Martin Luther King Junior
by Tyler from San Diego
"Darkness cannot drive out darkness; only light can do that. Hate cannot drive out hate; only love can do that." ~ Martin Luther King Junior
Martin Luther King Junior, an African American Baptist minister, wanted nothing but peace and equality. Martin campaigned for “equal rights for all” (I Have A Dream) and effectively spread the word throughout his career. Many call this period of history the Civil Rights Era, which occurred under King’s leadership in the 1950s and 60s. King carried out his peaceful protests around the United States, but the campaign had its share of effects around the world. Dr. King not only advocated strong principles of peace and equality, but also utilized his world class speaking skills on behalf of human rights. King’s capacity to see light in the sometimes dark human heart makes him a hero in the eyes of all people, regardless of color. Martin embodied the very definition of a hero, a light in often clouded surroundings.
King revolutionized the way people protested during the 1900s. Demonstrations of outrage tended to be violent in nature at the time, but King showed that speaking out peacefully has a much stronger impact for a cause. A prime example is when Martin delivered his stirring “I Have A Dream” speech in front of thousands of people in Washington, DC. His speech, focused around peacefully securing the rights of all humans, hoped that one day everyone of every color could come together and love one another (David Garrow). As a young boy growing up, Martin became fascinated with Gandhi’s way of communicating by speaking in front of masses of people to support his cause (David Lewis). Gandhi effectively spread word of his principles by organizing vast marches and protests amongst the very people that the demonstration was directed towards. Martin Luther King followed his example.
Dr. King devoted his life to not only helping minorities to have a voice in their rights, but everyone. He organized more than 5,000 civil rights demonstrations ranging from bus boycotts to speaking in front of thousands (Albert Raboteau). Martin also founded the Southern Christian Leadership Conference (SCLC), an organization that promoted non-violent protests against racism and segregation. By starting this program, he set forth that everyone would stand up for their rights peacefully, but also aggressively when needed. Martin can be considered a hero because of his painstaking effort to promote world peace and equality.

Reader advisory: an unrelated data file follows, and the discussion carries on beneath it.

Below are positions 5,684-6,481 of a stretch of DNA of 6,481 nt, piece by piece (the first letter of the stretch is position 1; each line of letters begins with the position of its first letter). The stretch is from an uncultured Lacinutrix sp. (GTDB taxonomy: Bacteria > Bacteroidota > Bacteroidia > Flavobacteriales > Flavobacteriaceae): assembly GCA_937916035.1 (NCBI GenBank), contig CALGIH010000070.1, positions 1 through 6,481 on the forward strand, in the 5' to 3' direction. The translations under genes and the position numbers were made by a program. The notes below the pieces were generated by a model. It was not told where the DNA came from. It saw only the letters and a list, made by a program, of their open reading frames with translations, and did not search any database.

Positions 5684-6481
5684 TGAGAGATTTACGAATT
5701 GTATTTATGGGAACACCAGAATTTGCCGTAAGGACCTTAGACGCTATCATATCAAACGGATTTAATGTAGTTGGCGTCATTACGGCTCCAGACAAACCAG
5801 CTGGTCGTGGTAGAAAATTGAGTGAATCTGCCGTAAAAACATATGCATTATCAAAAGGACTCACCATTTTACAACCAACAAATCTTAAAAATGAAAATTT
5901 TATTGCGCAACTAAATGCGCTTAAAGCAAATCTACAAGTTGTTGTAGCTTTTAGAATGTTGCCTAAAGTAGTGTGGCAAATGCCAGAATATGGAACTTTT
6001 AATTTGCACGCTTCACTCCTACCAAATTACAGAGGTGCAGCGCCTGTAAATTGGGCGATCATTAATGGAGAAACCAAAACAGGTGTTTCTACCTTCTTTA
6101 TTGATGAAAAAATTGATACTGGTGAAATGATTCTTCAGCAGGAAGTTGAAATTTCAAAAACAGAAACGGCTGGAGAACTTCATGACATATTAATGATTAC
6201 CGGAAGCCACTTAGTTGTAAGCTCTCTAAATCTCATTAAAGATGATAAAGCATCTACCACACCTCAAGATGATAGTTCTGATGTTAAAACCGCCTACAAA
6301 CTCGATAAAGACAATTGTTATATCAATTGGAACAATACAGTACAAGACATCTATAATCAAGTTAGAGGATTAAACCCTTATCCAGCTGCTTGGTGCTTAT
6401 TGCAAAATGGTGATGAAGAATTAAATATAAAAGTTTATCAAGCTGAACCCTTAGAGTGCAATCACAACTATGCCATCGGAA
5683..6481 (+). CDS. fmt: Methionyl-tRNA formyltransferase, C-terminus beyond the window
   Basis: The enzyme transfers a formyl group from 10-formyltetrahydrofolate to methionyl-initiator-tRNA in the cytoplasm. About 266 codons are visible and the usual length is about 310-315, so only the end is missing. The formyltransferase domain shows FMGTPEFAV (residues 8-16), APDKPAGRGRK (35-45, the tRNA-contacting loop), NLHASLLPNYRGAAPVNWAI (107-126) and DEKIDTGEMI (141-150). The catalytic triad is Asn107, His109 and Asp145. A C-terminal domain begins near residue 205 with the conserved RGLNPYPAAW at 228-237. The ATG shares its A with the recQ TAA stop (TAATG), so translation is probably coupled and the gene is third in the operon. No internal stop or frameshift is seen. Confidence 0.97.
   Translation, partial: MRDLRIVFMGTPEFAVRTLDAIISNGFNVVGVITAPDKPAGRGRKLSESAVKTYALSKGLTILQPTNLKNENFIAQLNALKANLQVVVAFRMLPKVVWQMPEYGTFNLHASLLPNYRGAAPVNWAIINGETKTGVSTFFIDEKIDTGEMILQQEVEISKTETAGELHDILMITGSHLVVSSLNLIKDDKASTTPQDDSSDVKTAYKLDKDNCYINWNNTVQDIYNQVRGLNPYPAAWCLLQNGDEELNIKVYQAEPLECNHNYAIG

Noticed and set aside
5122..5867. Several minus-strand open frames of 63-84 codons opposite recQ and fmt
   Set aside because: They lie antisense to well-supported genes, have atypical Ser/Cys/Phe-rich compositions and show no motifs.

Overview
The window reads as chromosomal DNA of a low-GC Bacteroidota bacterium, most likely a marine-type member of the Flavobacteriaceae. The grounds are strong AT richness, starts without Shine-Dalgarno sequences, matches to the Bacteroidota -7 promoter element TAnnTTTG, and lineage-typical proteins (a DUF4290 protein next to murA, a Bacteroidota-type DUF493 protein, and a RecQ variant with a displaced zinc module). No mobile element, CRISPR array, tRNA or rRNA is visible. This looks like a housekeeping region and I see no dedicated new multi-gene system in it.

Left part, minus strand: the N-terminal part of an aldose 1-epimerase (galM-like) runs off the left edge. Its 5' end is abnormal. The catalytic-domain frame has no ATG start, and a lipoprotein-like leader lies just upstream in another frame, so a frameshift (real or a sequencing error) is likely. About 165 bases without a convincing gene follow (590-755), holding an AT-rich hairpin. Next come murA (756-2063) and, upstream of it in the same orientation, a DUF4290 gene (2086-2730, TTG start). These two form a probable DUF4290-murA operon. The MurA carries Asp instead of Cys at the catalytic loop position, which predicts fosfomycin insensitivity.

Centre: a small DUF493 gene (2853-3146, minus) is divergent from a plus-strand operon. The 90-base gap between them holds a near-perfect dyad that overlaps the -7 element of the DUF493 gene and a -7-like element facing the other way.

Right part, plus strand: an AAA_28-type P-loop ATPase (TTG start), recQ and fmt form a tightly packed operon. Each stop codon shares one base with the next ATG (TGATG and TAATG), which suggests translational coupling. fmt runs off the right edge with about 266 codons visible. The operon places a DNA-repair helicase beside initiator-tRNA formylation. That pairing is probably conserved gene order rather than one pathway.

In 1968, Martin was shot dead while attending a demonstration that he led. Ironically (or perhaps because Dr. King knew his end was near), he gave a speech the night before, stating that “the fight must continue, even though I will be gone” (Martin’s Final Speech). Although Dr. King’s life was prematurely cut short, his hard work and tireless dedication to ending racism can still be seen and felt in the United States and around the world.
Dr. King’s death is considered by many to be the end of a great civil rights era. I, however, see his passing as the beginning of a new age, an age where people fight for what they believe in until the very end, which is exactly what he did. Dr. King saw the one light blazing in everyone’s hearts, even if it was cloaked by the shadows of prejudice and discrimination. He led America into the light, making many realize that humans could come together and help each other in times of need. We should all strive to articulate ourselves as well as this wonderful man, to stand firm in our convictions and not let the darkness of hatred fall over us. Perhaps Dr. King was right, maybe all this world needs is a little bit of light.
Page created on 10/26/2010 12:00:00 AM
Last edited 10/26/2010 12:00:00 AM
The beliefs, viewpoints and opinions expressed in this hero submission on the website are those of the author and do not necessarily reflect the beliefs, viewpoints and opinions of The MY HERO Project and its staff.